Paradigm Founder 100F Loudspeaker Page 2

The 100F claims a 90dB sensitivity, although Paradigm's 'compatible with 8ohms' impedance suggestion is rather optimistic. I partnered them with some robust Arcam Class G amplifiers, and followed the suggested placement guidelines of a minimum 20cm rear-wall clearance and even more to the sides. Once you factor in the cabinet depth of the 100F itself, you have a set-up that's not likely to disappear into the average room.

sqnoteOn The Nail
If I was compiling a wish-list for a mid-priced loudspeaker, Paradigm's 100F would pretty much nail every category. Big and bold? Check. Open and detailed? Check. Rich in bass and crisp in treble? Again: check. It's a consummate all-rounder, with just a hint of warmth that invites you to listen for extended periods.

Guns n' Roses' 'Locomotive (Complicity)' [Use Your Illusion II; Geffen 24420], is an eight-minute funk-rock epic of soaring guitar solos, propulsive basslines and multi-tracked vocals. With it, the 100F proved its mettle, delivering weighty, hard-hit drums, highs that sparkled, and a captivating midrange presence. The chorus lays on vocalist Axl Rose simultaneously across three octaves, and this 1990s production trick was beautifully exposed, each element easy to discern. In fact, the whole concoction sounded tight – a trait I will assume is in part down to good pair matching and the company's rock-solid cabinet design.

More than satisfied that the 100F could rock out – by way of a diversion through The Who's 'Won't Get Fooled Again' [The Ultimate Collection; Polydor 065 234-2], where Roger Daltrey's iconic scream made me jump – I turned to something a little trickier, in the shape of Kate Bush's multi-instrumental 'Babooshka' [Never For Ever; Rhino Records]. Bush's idiosyncratic soprano voice can sound strident in the wrong hands, but while it revealed a tilt towards brightness here, it was free of overt edginess and emerged from a soundstage of exemplary depth. Plump, warm tones of fretless bass sat behind heavy, resonant piano and the image was centrally focused, occasionally expanding far left and right of the speakers.


Offered in Walnut/Black Walnut veneers and Midnight Cherry/Piano Black high gloss finishes, the faceted enclosure hosts three 177mm mineral-loaded carbon-coned woofers, a 152mm alloy midrange and 25mm alloy/ceramic dome tweeter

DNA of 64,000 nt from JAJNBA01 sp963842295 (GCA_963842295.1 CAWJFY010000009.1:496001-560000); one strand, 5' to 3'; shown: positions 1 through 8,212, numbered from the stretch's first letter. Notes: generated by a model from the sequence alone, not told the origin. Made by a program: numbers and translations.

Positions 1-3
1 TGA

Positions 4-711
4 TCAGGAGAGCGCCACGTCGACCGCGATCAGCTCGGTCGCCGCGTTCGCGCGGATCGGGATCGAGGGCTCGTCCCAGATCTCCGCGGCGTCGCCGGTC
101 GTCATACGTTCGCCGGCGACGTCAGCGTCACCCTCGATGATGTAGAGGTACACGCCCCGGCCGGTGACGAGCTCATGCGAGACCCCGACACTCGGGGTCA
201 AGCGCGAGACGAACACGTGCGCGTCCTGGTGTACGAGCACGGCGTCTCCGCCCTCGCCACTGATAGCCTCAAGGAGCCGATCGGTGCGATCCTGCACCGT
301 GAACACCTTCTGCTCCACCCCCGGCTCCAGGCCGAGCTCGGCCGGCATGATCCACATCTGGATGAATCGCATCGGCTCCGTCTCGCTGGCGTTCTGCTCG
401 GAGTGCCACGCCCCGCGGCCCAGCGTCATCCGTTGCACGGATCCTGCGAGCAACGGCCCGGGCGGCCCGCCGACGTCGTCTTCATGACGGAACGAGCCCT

With sufficient solid-state grunt behind them, the 100Fs proffered a forceful low-end when needed, such as the juicy rhythm section in Daft Punk's 'Get Lucky' [Random Access Memories; 88.2kHz/24-bit FLAC], but was also ready to pounce into action with more dextrous material.

The production of Muddy Waters' 'My Home Is In The Delta' [Folk Singer, Geffen; 96kHz/24-bit FLAC] is deceptively dynamic, and this lively loudspeaker dug into each snare hit, aggressively-picked steel guitar note or vocal emphasis, while conveying the track's quieter aspects with delicacy. Space between instruments was beguiling, as was the blend of softness and aggression.

Fast 'N' Loud
The more time I spent with the 100F, the more I realised there was no flavour of music with which it really struggled. Fed the ethereal, electronic textures of Jean-Michel Jarre and Hans Zimmer's 'Electrees' collaboration [Electronica 2: The Heart of Noise; Sony Music] it was all smoothness and light, with a purity to its midband that encouraged a game of 'how loud can these go?'. The answer was 'plenty loud enough' for my circa 4x5m space, with no subjective trace of them losing their composure before I lost my nerve.

The track 'Exit' was faster, synthesisers acquiring a nastier edge and the 100F locking in step with the pounding techno rhythms. At the opposite side of the spectrum, my enjoyment of The Royal Festival Orchestra's rendition of Vivaldi's 'Four Seasons – Winter' [Stradivari Classics; Tidal] was dependent on the 100F's presentation of the strings. I won't insult your intelligence by saying they sounded like 'the real thing', but this lilting, layered piece came across with wonderful timbral detail.

Hi-Fi News Verdict
It says a lot about the performance of Paradigm's new three-way floorstander that my only gripe is the faceted enclosure style, and that's just my personal taste. Find the necessary space and amplifier power for the 100F and you'll be rewarded with a detailed, inviting soundstage and a voicing that works across a wide range of material. With its Founder Series, Paradigm has surely found a winner.

Paradigm Electronics Inc.
Supplied by: Pulse Cinemas Ltd, Essex, UK
01279 647 039